I was very much surprised when I saw The King's Speech last week. Not surprised by the fact that it is immensely popular (both Bagehot in the Economist and Jonathan Freedland at the Guardian provides some cultural and sociological context, as well as critic against, what Bagehot calls, the preposterousness of it), but surprised by how bad it was, and how seldom you see a decent script almost ruined, and good actors almost wasted, as you do here. I don't know what went on during the making of the film, but a lot of the responsibility must rest on the director Tom Hooper.
Granted, the script, by David Seidler, is sentimental and cliched but it is still an interesting story, full of nuances, and it plays nicely with the combination of physical and psychological therapy (and people who stammer have expressed their joy of having a film take their predicament seriously), but all of that is nearly lost in the haze of bad judgements and awkward use of the camera.
As for the camera work and cinematography (Danny Cohen is DP), there was a strange shift of style and look from one scene to another. When they were indoor, it often looked like it was shot on a theatre stage, with weirdly large and square rooms. But sometimes, it looked as if the director and the DP wanted to out-do Stanley Kubrick by using fisheye lenses and very striking shots from long distances or from unusual angles. But then, when Lionel (Geoffrey Rush) and Bertie, the king, (Colin Firth) was walking in a park, it looked like a battle scene shot by Ridley Scott. Whatever the thinking was behind these various choices it wasn't thought through, because now it looked like a filmed play with some rather desperate efforts to "open it up", which instead made it look incoherent and unsure of itself. I'm not saying that every scene in a film should be shot the same way, of course not, but there should be same kind of rhyme and reason, and also some kind of connection between the content of the scene and the look of it.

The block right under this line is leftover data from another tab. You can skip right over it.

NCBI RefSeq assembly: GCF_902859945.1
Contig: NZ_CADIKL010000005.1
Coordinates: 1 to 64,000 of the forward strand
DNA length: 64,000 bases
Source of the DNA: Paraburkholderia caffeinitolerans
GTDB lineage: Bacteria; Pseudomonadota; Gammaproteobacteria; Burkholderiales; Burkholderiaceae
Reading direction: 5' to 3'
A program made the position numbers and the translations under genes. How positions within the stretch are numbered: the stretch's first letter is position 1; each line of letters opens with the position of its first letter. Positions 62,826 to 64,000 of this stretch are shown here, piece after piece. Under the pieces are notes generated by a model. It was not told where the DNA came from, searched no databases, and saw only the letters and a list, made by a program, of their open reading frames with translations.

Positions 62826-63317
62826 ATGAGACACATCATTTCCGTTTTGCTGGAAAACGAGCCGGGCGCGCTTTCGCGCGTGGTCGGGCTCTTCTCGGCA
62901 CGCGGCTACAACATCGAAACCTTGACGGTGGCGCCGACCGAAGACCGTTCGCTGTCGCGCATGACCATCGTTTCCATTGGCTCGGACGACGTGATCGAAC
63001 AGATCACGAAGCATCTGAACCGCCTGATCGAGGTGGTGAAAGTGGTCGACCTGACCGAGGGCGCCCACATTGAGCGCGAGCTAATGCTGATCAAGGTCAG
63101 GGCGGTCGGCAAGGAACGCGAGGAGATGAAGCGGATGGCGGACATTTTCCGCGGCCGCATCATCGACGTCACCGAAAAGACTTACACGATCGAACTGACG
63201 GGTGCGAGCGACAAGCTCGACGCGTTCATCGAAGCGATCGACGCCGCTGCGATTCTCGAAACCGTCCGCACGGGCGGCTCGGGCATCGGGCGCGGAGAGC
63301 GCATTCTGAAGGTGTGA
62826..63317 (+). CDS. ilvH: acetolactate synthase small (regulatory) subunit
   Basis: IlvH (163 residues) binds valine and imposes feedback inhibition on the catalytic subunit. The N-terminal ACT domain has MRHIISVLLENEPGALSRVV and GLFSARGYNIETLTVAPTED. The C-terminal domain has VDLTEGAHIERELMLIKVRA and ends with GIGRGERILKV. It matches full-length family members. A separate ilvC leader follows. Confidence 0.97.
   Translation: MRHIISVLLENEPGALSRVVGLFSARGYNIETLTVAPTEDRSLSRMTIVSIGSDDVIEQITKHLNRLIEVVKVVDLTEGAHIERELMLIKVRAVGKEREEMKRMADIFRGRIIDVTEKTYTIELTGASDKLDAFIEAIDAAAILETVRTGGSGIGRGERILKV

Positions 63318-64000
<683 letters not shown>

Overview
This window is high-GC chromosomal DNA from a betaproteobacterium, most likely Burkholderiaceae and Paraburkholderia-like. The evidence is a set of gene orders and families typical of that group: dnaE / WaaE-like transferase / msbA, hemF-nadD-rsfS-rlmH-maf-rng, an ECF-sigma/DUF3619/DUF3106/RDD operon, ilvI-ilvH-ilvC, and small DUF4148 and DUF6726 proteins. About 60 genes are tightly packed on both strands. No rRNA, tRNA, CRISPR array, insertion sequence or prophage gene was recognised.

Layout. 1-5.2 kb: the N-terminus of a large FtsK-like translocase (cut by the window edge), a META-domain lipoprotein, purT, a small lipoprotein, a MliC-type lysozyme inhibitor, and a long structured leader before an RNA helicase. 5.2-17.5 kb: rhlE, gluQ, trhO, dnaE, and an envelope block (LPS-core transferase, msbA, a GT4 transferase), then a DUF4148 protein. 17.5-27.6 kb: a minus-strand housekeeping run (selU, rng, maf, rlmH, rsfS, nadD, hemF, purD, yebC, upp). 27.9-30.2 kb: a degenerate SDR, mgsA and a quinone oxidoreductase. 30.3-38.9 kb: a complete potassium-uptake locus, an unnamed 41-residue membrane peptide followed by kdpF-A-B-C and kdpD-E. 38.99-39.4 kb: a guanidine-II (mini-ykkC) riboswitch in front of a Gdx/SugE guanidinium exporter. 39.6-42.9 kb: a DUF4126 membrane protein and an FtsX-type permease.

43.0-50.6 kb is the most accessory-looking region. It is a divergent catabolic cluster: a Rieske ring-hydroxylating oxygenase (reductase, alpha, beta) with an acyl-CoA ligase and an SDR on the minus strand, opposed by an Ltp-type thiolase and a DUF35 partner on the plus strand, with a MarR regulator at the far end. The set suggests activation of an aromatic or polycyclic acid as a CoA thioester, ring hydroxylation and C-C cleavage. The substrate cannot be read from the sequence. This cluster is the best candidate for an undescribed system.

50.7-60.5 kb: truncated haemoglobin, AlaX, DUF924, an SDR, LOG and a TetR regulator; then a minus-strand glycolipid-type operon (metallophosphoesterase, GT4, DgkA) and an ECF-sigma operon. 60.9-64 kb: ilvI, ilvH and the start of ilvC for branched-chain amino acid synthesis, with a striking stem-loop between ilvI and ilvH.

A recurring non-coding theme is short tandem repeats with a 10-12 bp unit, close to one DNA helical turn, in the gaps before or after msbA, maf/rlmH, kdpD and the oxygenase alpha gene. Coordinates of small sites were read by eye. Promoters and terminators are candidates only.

This aspect of overdoing it affected the acting as well. I'm not denying that there were some good scenes, but I felt that there was a lot of overacting, and that when a scene was supposed to be moving I wasn't moved, but rather thought to myself "aha, this is supposed to be a moving scene". There was too much emphasis and too much underlining of every thing that was said and done, even some short silences, as if they were performing on a stage and wanted to give the audience a chance to either applaud or laugh, when a joke had been made.
There were also a lot of repetitive shots and scenes, sprinkled out through the course of the film, which suggested a lack of imagination.
This is not to say that there were no redeeming factors. It was well-paced, and it was often rather funny, but even then with the somewhat annoying habit of making sure that the audience got the joke and had time to laugh at it. Some instances of the battle of wits between Lionel and Bertie were really good, and the script is more complex than a summary of the film will do justice to. And, as I said, with the story it is telling, both about Britain in what would be their "finest hour" and about a decent (although I wouldn't exactly call him "ordinary" as they do in the trailer) man fighting against an insensitive family and a handicap, it's no surprise it's such a hit. But it feels a little odd that the reviews, on both sides of the Atlantic, have mostly been all roses and few thorns, with the exception of the ever reliable Manohla Dargis at New York Times.
The larger question here is if the audience and the critics are uncritical or unaware of the look and feel of the film (any film), or if they, unlike me, just doesn't care, as long as it is a good story?